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BC Harvesting Deferrals Kick In

No harvesting will be allowed on nearly 1.7 million hectares (4.2 million acres) of old-growth in British Columbia as the province and First Nations throughout it develop a new approach to sustainable forest management.

“Our government’s new vision for forestry is one where we better care for our most ancient and rarest forests, First Nations are full partners in forest management, and communities and workers benefit from secure, innovative jobs for generations to come,” says Katrine Conroy, Minister of Forests. “By deferring harvest of nearly 1.7 million hectares of old-growth, we are providing the time and space we need to work together to develop a new, more sustainable way to manage BC’s forests.”

The 1.7 million hectares figure is down from the BC government’s original intention to defer 2.6 million hectares. BC Council of Forest Industries stated the deferrals would have a devastating impact across the province, resulting in multiple sawmill closures, as well as pulp mills and value-added facilities.

The government’s plan is based on recommendations from a panel of advisors with ties to environmental organizations. Known as the Old Growth Technical Advisory Panel, it has come under criticism from some sectors of the forest products industry.

A recent independent study commissioned by the Council of Forest Industries of forest inventory indicates BC has about 11.4 million hectares (28.2 million acres) of old forests, the majority of which—more than 75%—is already protected or is outside the timber harvesting land base.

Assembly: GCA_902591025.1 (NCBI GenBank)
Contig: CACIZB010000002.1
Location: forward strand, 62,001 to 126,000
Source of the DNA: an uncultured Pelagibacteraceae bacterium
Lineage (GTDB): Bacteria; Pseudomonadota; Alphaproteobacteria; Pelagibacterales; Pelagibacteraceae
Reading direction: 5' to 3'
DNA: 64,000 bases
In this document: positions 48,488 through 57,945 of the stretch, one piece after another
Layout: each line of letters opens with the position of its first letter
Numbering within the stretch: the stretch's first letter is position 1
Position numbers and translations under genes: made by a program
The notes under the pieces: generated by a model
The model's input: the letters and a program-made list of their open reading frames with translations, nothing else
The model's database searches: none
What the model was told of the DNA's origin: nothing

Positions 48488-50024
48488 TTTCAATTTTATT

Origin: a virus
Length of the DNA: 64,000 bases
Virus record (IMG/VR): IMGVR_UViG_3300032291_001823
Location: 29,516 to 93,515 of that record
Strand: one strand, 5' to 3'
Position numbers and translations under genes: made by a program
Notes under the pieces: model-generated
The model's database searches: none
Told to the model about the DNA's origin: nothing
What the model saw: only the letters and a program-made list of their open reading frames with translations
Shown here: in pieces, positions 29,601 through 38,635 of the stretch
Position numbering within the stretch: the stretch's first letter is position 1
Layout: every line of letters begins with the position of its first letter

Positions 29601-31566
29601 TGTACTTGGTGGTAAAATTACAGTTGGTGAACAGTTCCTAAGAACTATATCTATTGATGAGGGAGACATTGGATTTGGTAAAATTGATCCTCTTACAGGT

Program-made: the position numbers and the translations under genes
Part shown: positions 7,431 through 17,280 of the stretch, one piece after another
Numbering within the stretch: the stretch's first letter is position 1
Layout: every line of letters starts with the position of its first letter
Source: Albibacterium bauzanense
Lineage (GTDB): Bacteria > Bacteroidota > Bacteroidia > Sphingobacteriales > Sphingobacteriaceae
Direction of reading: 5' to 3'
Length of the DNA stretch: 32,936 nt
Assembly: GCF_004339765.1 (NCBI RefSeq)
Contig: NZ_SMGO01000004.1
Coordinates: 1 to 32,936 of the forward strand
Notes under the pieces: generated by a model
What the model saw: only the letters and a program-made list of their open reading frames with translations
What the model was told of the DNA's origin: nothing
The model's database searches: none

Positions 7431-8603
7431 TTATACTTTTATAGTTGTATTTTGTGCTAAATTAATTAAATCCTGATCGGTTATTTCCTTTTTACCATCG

In November 2021, the Province announced it would engage with First Nations to find agreement on deferring harvest of old-growth forests. As recommended by the Old Growth Strategic Review, logging deferrals are a temporary measure to prevent irreversible biodiversity loss while a new, long-term approach to old-growth management that prioritizes ecosystem health and community resiliency throughout BC is developed.

Government received responses from 188 out of the 204 First Nations in B.C. To date, 75 First Nations have agreed to defer harvest of at-risk old-growth in their territory. Seven First Nations have indicated they are opposed to any deferrals proceeding in their territory. More than 60 First Nations have requested more time to decide.

As a result of these engagements, deferrals have been implemented on approximately 1.05 million hectares of BC’s most at-risk old growth, which are ancient, remnant and priority large stands identified by the Old Growth Technical Advisory Panel. This includes areas where sales have been paused by BC Timber Sales while engagements with First Nations are ongoing. In total, more than 80% of the priority at-risk old-growth identified by the advisory panel is currently not threatened by logging because they are already protected, covered by deferrals or uneconomic to harvest, according to the Panel.

In addition to biodiversity, many First Nations expressed interest in managing old-growth on their territory in support of broader, related values such as wildlife habitat, cultural practices, clean water, healthy salmon populations and species at risk. As a result of integrated land-use planning processes underway, deferrals have also been implemented on another 619,000 hectares of old-growth forests.

The new Ministry of Land, Water and Resource Stewardship will have a crucial role to play in supporting the implementation of 14 recommendations of the Old Growth Strategic Review in partnership with First Nations. Government is working towards a new Old Growth Strategy for BC to be completed in 2023.

Budget 2022 provides an additional $185 million over three years to provide coordinated and comprehensive supports for forestry workers, industry, communities and First Nations who may be affected by new restrictions on old-growth logging. This includes funding for short-term employment opportunities for contractors and their workers, rural economic diversification and infrastructure projects, bridging to retirement for older workers, education and skills training, and on-the-ground economic development and community support services.

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